• nagumi says:

      @AustinTXProgrammer: next time I see you smoking, eating a burger, not wearing a coat on a cold day, not wearing sunscreen at the beach or letting your children’s hair get too long I’ll be sure to approach you and point it out.

      But seriously, in this context the flight attendant is a waitress. If your waitress told you, after you were served, that your chosen meal was too fatty for you, I bet you’d be pissed.

    • catastrophegirl chooses not to fly says:

      @AustinTXProgrammer: yeah, i would have corrected her on the sugar intake by taking out my insulin pump, showing her the carb count programming with a list of foods and ingredients and explaining that i needed the full can to make sure i was getting the right amount to match it to my insulin intake. and mentioned that my endocrinolgist and my diabetic nutritionist said it’s ok for me to have soda since i’m a grown up and can make my own choices.

    • Verucalise (Est.February2008) says:

      Welcome to (insert fast food chain) May I take your order?

      Hi. I’d like a double cheeseburger, large fries, and a coke.

      You do realize, sir (madam) that this meal has (insert fat/carb/calorie) content? You REALLY sure you want to eat this?

      How bout this- Here’s the money, serve me the fucking food and shut up (insert witty insulting name)

      The end. (Of any restaurant)

      *This performance was paid for by the shut the f*ck up and give me what I wanted without the cocky rhetoric society.*

    • Kimberly Gist-Collins says:

      @AustinTXProgrammer: @emis: Who cares if she was chubby, or anything else. Flight attendants are glorified waitresses who like to pretend they are more. She isn’t hired to humiliate customers. She is hired to serve sodas.

    • anduin says:

      yea right away when she said 1 g = 1 teaspoon I wouldve stopped her and told her to check her facts before she tried to “inform” me on anything

  3. SlappyWhite says:

    Are you an overweight person? Could you possibly be diabetic? I know I think that sometimes when I see people chugging down soda.

    I agree that it was in very bad form, and shouldnt have been done, but maybe thats what she was thinking and was just trying to be helpful.

    Either way, people need to mind their own business.

    • zegota says:

      @SlappyWhite: @categorically: If your advice implies she’s a stupid fuck who can’t read and doesn’t care about her health, yeah, keep that yourself.

    • LadyNo says:

      Being overweight is not an invitation to strangers to comment on one’s sugar intake. No less rude than to tell a skinny person to eat a cheeseburger. To make such an assumption about somebody else’s health is extremely presumptive, and to comment on it is ridiculously rude.

      • GearheadGeek says:

        @LadyNo Fondles Sweaters: While I agree wholeheartedly with your overall sentiment, I’d say in general it’s MUCH more likely to be offensive to the person if you tell a heavy person that they should cut back on the sugar than if you tell a thin person they should eat a cheeseburger.

        Granted there ARE exceptions… I have a good friend who’s got a twisted body image… he’s lean and muscular (swimmer-looking) and he thinks he’s unattractive because every guy in his family is beefy, but for the most part a thin person is less likely to have endured as much abuse for being thin, and is less likely to be as sensitive about it. (Yeah, I’m chunky, what’s your point? ;) )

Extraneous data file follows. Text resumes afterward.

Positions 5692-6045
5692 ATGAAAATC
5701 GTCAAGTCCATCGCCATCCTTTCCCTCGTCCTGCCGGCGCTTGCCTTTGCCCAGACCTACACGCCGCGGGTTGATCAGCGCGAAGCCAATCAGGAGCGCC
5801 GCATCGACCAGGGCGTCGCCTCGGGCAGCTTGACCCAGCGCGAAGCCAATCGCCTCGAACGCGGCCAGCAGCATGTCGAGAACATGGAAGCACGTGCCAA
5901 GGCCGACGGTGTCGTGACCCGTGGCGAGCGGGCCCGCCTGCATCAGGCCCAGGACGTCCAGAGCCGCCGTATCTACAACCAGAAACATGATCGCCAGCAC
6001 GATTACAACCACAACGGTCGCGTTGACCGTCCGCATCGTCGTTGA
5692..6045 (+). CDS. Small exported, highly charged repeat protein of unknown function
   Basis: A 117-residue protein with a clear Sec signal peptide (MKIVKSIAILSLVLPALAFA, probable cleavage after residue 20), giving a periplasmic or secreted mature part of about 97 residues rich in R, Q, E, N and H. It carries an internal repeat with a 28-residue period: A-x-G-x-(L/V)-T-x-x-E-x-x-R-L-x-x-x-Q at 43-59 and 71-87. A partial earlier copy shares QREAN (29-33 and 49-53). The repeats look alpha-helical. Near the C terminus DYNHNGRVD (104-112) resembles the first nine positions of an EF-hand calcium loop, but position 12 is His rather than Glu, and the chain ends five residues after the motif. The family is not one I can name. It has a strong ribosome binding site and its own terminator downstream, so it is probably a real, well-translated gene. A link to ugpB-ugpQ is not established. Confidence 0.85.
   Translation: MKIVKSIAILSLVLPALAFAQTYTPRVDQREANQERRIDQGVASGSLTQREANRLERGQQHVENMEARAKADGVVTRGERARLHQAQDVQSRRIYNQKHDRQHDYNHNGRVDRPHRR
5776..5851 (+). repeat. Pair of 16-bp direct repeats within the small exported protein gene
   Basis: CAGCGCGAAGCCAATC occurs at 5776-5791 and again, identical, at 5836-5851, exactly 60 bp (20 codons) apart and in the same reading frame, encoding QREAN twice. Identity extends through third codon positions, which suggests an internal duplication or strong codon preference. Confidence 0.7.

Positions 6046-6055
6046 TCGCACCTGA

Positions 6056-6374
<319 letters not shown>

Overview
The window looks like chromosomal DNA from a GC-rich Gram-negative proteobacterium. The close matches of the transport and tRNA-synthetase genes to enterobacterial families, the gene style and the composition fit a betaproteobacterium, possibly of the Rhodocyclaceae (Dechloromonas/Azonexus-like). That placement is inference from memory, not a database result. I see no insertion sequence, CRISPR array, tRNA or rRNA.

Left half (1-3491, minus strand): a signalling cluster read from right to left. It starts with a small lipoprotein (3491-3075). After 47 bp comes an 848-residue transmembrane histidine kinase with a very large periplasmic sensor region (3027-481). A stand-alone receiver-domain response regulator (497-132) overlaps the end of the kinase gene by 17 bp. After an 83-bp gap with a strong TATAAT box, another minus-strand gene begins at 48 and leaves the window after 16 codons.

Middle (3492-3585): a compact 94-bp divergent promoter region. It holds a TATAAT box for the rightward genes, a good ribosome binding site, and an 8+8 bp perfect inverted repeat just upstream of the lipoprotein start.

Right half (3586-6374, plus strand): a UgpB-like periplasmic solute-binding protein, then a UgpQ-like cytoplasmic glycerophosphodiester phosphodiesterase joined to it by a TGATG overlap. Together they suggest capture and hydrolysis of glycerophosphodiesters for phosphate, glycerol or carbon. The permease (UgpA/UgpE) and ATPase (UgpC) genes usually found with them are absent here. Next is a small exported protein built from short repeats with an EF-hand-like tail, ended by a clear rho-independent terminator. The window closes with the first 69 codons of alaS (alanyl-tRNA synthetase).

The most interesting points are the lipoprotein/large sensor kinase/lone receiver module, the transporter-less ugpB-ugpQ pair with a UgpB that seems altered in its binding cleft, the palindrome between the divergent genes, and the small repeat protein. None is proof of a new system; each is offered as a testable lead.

• jenl1625 says:

          @GearheadGeek: “for the most part a thin person is less likely to have endured as much abuse for being thin”

          Except that you just don’t know when the person you’re commenting to is an exception to that assumption.

          Case in point – a co-worker of mine who was a fairly short, very thin woman who just stressed over *everything*. She’d pack her lunch in the morning, bring it to work, put it in the fridge, go to her desk, and get so involved in what she was trying to do that she’d realize about 3 that she hadn’t taken a break yet, much less lunch. So she’d pull the fruit out of her lunch bag and eat that, and wind up taking the sandwich home and eating it for dinner.

          Bad nutritional habits? Sure. But she wasn’t *trying* to stay rail-thin. And she certainly didn’t deserve to have a group of teenagers bump into her on her way to her car after work one day, look her over, say “f*ng Barbie”, and punch her hard enough to break a front tooth ….

          The last thing she needed in the weeks/months after that assault (for the “sin” of being thin and blond) was for someone to suggest that she just needed to eat more.

        • korybing says:

          @GearheadGeek: but for the most part a thin person is less likely to have endured as much abuse for being thin, and is less likely to be as sensitive about it.

          “Less likely” being the key word here, hah. I have always been underweight my entire life, as I have a high metabolism and a small appetite. I’m just now getting over being super sensitive about it, and I’m in my mid-20s. My whole life has been full of people accusing me of having an eating disorder, not believing me when I say I’m full, being unsympathetic to any health problems I have, or saying things like “You wouldn’t understand, you’re skinny.”